Test: ECHO OHS fly rod (One Hand Spey) | Outbreak Magazine

In the Finger Lakes region of upstate New York, from mid-October to early December, Atlantic landlocked salmon ascend countless tributaries to spawn, often arriving in waves when water levels rise. and come down with the autumn rains. I’ve been fly fishing for them since I almost ran out of diapers. Over the years, I have perfected the equipment and techniques I use to find these leaping salmonids, but I am still experimenting and perfecting.

Over time I found myself gradually gravitating to one hand, water loaded spey style throws with my trusty 10 ‘7wt and so naturally I flirted with the idea of ​​picking up a rod. of commutation. For some reason, I never pulled the trigger. I was pretty happy with what I had and the money was prioritized in different directions. But then the ECHO OHS hit my radar – an alleged missing link between one-handed rods and fishing rods – and I had to check it for myself.

Beyond the occasional loan from a friend, playing with the Echo OHS has been my deepest foray into the world of spey-style rods and interchangeable head systems. But don’t be fooled by the mention of spey casting, the OHS isn’t two-handed. OHS stands for One Hand Spey.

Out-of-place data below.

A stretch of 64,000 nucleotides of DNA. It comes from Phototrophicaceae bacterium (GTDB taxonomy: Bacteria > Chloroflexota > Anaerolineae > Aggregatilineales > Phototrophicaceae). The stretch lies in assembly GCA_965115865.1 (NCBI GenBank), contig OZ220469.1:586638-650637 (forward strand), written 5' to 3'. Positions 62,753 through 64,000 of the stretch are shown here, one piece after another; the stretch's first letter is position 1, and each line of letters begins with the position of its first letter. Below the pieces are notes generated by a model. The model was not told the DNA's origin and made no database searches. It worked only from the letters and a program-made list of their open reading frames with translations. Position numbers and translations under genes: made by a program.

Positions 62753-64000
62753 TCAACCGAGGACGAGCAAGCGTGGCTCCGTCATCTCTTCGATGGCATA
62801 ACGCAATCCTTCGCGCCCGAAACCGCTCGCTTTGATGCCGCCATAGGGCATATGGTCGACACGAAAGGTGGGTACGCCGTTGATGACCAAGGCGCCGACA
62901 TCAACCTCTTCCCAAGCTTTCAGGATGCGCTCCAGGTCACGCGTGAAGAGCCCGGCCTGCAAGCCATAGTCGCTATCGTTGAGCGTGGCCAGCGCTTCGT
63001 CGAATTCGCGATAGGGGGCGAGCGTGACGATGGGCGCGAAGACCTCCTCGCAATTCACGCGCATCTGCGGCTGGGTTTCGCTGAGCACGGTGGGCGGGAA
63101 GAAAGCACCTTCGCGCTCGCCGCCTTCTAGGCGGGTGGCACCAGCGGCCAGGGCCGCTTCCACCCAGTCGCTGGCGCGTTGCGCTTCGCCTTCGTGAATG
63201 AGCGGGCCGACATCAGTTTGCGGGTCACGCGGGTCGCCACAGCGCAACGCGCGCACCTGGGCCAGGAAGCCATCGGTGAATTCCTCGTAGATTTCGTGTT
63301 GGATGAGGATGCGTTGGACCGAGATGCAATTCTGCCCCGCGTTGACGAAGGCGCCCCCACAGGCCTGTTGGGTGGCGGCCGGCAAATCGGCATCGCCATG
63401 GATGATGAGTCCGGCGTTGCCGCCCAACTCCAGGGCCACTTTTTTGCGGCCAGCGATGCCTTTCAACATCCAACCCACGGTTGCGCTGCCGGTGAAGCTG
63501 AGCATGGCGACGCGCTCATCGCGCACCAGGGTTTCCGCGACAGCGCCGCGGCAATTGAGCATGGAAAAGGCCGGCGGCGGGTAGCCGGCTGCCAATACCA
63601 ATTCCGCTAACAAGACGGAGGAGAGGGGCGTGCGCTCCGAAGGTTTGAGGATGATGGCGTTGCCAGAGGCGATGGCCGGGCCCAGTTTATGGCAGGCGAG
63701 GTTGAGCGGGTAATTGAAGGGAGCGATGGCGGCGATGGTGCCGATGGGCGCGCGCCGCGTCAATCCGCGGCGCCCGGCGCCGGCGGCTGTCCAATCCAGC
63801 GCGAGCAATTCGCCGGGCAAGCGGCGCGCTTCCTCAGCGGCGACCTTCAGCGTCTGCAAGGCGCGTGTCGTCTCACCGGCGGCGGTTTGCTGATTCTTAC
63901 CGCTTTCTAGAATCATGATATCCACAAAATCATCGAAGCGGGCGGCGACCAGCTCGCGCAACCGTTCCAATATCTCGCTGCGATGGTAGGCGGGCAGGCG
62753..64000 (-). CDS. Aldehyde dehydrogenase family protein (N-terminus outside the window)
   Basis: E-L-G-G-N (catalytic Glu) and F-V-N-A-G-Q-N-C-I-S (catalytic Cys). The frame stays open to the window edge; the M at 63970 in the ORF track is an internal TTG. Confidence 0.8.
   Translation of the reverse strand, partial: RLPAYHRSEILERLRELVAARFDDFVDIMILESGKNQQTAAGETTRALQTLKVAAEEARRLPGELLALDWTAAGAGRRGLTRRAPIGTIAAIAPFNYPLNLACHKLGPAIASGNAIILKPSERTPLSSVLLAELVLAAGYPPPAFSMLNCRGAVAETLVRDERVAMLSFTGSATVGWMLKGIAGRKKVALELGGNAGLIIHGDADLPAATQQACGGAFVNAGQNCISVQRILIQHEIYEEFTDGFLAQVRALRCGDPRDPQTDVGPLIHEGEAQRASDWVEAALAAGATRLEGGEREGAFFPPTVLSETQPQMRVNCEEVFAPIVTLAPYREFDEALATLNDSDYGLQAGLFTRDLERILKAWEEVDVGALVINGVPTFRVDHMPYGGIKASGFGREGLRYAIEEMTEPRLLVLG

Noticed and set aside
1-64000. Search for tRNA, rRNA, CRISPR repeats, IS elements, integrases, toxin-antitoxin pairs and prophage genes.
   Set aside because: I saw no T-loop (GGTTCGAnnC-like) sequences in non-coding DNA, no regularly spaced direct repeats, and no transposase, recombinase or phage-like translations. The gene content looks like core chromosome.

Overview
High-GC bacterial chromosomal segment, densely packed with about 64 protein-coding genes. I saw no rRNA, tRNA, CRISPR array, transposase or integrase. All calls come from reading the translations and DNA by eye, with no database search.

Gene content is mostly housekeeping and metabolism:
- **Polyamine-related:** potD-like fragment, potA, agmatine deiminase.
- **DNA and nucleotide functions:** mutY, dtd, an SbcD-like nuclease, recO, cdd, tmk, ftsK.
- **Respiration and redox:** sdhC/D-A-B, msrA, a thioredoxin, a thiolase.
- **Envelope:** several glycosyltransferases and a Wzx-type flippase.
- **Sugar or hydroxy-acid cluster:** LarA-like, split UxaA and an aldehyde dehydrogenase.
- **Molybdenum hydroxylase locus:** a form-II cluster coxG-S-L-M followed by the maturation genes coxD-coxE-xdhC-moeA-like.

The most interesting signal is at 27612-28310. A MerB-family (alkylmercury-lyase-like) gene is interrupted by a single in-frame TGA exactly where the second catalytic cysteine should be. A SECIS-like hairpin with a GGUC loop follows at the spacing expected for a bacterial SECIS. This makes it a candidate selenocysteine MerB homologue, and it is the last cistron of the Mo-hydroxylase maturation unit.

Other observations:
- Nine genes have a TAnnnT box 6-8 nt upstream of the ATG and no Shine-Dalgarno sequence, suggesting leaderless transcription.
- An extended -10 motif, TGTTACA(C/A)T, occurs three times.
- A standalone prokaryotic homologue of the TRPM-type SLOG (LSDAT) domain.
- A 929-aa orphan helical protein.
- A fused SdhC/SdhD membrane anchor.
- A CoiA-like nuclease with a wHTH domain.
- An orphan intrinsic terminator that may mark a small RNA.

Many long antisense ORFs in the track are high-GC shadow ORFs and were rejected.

The ECHO OHS is intended to be used for one-handed Spey style casting which incorporates a hook to pull the line at the end of the casting stroke. But the cool thing about OHS is that it also lets you overhang cast. Paired with a Skagit style shooting head, you get the benefits of a switch rod without sacrificing the ability to pick up and throw when needed. The casts I did with my standard fly rod and line setup were very similar to the casts the OHS was designed for, so it seemed like the perfect choice. The OHS comes in 6-8wts, and all models are 10’4 “. I read that some people go much higher. I split the difference with a 300 grit head, which quickly became my favorite of the weights I’ve tried.Then I put together some homemade flotation and casting tips and hit the tributaries.